Voter participation has not been an area of keen media interest: N. Ram

The need for the media to take voluntary, not paid, ownership of creating awareness for better participation of voters in the election process was recommended at a roundtable on the “Role of media in building voters' awareness” here on Friday.

The recommendation was part of a national consultation on voters' participation organised by the Election Commission (EC). Other roundtables at the consultation pertained to fighting urban apathy, connecting with youth in the above 18 category, engaging civil society in voters' education and electoral participation, challenges for women's participation, using social marketing strategies to enhance participation, bringing the excluded population into the fold, and restructuring curriculum to inculcate values of democratic and electoral practices.

At the roundtable on the “Role of media in building voters' awareness” moderated by Editor-in-Chief of The Hindu N. Ram, it was noted that voter participation had not been an area of keen media interest and that it had focused more on the politics of election and election dramas.

Voter participation was described as voters participating in “an informed way in elections that are free, fair and socially just.” It was emphasised that developing a sense of citizenship, overcoming feelings of alienation and marginalisation was also integrally connected with voter participation.

Participants in the discussion said that there was also a need for greater and sustained interaction between the EC and the media at various levels — working journalists, senior editors and media proprietors.

It was pointed out that the print medium had been used extensively but invariably through paid advertisements.

“This needs to change and all the media should do more in this regard on a voluntary and unpaid basis,” the group recommended.

‘Unexciting exercise'

EC Director-General Akshaya Raut noted that encouraging voter participation was not a very exciting exercise for the private media.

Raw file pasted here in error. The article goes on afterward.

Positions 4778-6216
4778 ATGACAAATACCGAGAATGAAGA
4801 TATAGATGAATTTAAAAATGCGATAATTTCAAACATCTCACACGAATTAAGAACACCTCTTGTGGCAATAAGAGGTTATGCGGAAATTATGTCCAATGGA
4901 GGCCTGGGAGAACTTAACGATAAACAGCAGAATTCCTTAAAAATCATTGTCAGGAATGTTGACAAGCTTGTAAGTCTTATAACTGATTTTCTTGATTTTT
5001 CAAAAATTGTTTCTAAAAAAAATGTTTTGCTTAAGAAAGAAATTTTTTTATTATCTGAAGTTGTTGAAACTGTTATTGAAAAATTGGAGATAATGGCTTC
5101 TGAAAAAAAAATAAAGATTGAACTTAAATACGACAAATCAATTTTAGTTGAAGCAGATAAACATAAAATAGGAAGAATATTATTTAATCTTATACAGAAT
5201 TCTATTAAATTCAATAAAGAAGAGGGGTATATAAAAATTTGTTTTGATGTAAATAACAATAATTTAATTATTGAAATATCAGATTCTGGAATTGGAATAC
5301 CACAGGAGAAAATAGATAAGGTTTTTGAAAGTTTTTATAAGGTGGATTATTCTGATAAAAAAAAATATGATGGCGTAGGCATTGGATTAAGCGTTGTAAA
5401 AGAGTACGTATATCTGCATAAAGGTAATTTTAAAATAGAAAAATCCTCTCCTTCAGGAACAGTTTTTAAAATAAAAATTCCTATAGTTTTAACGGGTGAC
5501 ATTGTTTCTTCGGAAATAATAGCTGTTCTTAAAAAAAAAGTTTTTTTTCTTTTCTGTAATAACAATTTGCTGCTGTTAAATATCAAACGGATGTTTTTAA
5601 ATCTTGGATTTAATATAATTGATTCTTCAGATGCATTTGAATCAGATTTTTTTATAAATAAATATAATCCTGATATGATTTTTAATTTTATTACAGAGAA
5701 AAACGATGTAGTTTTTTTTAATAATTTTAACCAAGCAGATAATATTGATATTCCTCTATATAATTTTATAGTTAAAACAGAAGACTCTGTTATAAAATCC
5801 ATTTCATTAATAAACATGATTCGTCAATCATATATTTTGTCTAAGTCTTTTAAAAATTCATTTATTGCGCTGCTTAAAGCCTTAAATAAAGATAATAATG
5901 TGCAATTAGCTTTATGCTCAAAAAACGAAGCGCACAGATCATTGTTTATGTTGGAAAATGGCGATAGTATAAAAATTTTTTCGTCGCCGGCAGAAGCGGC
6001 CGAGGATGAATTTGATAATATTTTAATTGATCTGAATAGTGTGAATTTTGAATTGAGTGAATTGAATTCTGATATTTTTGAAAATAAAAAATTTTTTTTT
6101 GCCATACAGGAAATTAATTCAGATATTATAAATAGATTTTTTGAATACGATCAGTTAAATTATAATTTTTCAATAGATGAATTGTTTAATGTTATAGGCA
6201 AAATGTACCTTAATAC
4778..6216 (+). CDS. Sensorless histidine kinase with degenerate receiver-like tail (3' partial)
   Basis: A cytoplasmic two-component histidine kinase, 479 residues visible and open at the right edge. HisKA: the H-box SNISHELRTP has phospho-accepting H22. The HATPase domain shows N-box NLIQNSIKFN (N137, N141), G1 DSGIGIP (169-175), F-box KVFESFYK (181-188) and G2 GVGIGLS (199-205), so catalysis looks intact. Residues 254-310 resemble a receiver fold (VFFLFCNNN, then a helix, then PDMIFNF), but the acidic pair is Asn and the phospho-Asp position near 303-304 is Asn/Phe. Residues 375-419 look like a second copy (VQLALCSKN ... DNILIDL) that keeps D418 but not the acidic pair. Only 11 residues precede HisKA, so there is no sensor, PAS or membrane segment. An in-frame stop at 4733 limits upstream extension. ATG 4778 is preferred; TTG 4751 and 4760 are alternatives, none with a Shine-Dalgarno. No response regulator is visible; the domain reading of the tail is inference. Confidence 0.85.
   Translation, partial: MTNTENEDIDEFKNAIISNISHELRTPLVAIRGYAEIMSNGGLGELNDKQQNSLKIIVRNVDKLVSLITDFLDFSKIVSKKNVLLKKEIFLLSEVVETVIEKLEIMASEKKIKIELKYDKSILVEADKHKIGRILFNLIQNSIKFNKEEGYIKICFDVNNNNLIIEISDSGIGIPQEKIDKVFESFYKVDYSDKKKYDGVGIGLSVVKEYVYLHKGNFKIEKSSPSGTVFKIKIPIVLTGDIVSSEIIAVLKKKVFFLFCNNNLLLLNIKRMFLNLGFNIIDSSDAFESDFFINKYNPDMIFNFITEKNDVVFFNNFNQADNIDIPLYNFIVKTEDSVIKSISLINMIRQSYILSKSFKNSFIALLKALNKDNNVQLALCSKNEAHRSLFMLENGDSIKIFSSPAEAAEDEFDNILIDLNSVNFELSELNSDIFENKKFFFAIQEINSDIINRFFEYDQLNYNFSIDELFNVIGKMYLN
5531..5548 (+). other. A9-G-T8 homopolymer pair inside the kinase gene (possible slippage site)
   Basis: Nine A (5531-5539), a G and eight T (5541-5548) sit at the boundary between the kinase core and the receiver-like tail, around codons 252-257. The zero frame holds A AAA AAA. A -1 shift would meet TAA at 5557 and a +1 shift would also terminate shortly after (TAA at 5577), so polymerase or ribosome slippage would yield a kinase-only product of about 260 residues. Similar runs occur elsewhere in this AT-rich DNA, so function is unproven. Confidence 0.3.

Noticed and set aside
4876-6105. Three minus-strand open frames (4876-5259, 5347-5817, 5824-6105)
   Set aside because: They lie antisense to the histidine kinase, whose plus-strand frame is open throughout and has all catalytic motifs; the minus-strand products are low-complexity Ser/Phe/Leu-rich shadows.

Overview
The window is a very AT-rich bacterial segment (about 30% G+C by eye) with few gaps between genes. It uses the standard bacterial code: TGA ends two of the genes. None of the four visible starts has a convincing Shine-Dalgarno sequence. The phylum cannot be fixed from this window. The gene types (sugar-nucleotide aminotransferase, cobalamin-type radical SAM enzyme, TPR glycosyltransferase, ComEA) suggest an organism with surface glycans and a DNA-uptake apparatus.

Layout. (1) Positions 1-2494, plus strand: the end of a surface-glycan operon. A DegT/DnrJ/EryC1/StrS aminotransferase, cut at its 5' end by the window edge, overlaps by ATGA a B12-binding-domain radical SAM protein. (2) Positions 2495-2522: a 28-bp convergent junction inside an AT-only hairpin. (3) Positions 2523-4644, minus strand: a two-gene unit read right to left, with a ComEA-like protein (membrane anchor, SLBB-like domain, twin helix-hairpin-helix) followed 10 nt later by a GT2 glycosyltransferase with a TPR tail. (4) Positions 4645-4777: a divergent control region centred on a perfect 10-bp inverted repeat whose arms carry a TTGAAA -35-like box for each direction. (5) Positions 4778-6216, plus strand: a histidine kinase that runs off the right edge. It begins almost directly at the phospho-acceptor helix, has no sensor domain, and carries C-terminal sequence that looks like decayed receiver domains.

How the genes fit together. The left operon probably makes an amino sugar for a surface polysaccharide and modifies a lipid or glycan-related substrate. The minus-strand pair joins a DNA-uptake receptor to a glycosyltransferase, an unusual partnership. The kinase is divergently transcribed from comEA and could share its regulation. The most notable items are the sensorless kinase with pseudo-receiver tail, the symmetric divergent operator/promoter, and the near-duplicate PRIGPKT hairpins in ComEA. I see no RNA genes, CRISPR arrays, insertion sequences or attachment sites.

According to Mr. Raut, rather than the media writing on their own about encouraging voter participation, they preferred advertisements from the EC so that they could take payments for them. The Hindu came in for praise for taking up on its own stories regarding paid news and electoral reforms.

Chairman of the Centre for Media Studies Bhaskara Rao said that “pre-emptive reporting” was a reason for less voter participation, especially in areas where television viewership was high. The print medium has to take more responsibility as its credibility is relatively more, he added.

According to Dr. Rao, the paid news phenomenon was not new but was linked to opinion polls.

The EC's efforts in engaging largely on an unpaid basis with the All India Radio, Doordarshan and the field publicity division of the government to spread voter awareness were appreciated.

At the inaugural session, Chief Election Commissioner S.Y. Quraishi said: “Elections should not just be free and fair but also socially just and participative to make democracy more meaningful.

“In terms of electoral participation, we are still ahead of many democratic countries in the world, but we are still short of the ideal. In several parts of the world, particularly developing countries, voter participation has been quite high compared to India.”

Mr. Quraishi also listed the various initiatives taken by the EC to encourage voter participation.

Emphasising on the youth as a crucial element of participation, the former President, A.P.J. Abdul Kalam, said: “The message from the youth, based on interactions with them, is that the youth of India want to live in an economically developed state. The leaders must speak about their vision for the nation and should work and succeed with integrity.”

He further emphasised the importance of developmental politics.

Dr. Kalam, who also interacted with the audience, took a number of questions related to voting, politics, politicians and paid news.

Speaking about paid news at a separate session, Mr. Ram noted that paid news, as a phenomenon which came to the fore during the 2009 Lok Sabha elections and also in some Assembly polls, had given a “very bad name” to the press.

Quoting Vice-President Hamid Ansari, Mr. Ram said: “Paid news created double jeopardy. It wrecked the concept of a free and fair press and undermined the democratic electoral process…this should not be looked at in isolation but as part of a larger problem which includes private treaties.”

Journalists P. Sainath and the late Prabhash Joshi were lauded for their role in fighting the paid news phenomenon.

Mr. Ram said: “There is a need to join hands to eliminate and crack down on paid news through discussions involving working journalists and media organisations, and drawing up some code of practice relating to this.”